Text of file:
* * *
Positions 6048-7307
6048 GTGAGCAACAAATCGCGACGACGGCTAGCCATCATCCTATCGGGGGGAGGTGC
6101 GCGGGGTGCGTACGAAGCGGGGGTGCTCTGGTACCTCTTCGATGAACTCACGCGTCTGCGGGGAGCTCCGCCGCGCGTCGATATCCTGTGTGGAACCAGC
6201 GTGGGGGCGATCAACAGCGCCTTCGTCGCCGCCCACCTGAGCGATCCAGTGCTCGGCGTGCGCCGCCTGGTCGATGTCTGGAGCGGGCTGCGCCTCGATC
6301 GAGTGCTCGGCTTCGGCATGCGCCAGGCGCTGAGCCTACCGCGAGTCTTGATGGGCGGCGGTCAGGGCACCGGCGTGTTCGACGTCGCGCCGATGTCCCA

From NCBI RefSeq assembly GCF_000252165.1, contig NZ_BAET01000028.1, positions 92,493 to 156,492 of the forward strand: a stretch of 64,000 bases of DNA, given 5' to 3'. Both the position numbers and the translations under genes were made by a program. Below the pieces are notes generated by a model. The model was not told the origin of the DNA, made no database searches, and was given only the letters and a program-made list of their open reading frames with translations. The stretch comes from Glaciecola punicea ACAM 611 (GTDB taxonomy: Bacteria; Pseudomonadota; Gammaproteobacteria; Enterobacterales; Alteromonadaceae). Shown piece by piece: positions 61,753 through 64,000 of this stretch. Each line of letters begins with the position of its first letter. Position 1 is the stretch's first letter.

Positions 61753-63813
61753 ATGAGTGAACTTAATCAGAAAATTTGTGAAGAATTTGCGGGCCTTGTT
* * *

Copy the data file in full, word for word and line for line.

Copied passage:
Positions 6048-7307
6048 GTGAGCAACAAATCGCGACGACGGCTAGCCATCATCCTATCGGGGGGAGGTGC
6101 GCGGGGTGCGTACGAAGCGGGGGTGCTCTGGTACCTCTTCGATGAACTCACGCGTCTGCGGGGAGCTCCGCCGCGCGTCGATATCCTGTGTGGAACCAGC
6201 GTGGGGGCGATCAACAGCGCCTTCGTCGCCGCCCACCTGAGCGATCCAGTGCTCGGCGTGCGCCGCCTGGTCGATGTCTGGAGCGGGCTGCGCCTCGATC
6301 GAGTGCTCGGCTTCGGCATGCGCCAGGCGCTGAGCCTACCGCGAGTCTTGATGGGCGGCGGTCAGGGCACCGGCGTGTTCGACGTCGCGCCGATGTCCCA

From NCBI RefSeq assembly GCF_000252165.1, contig NZ_BAET01000028.1, positions 92,493 to 156,492 of the forward strand: a stretch of 64,000 bases of DNA, given 5' to 3'. Both the position numbers and the translations under genes were made by a program. Below the pieces are notes generated by a model. The model was not told the origin of the DNA, made no database searches, and was given only the letters and a program-made list of their open reading frames with translations. The stretch comes from Glaciecola punicea ACAM 611 (GTDB taxonomy: Bacteria; Pseudomonadota; Gammaproteobacteria; Enterobacterales; Alteromonadaceae). Shown piece by piece: positions 61,753 through 64,000 of this stretch. Each line of letters begins with the position of its first letter. Position 1 is the stretch's first letter.

Positions 61753-63813
61753 ATGAGTGAACTTAATCAGAAAATTTGTGAAGAATTTGCGGGCCTTGTT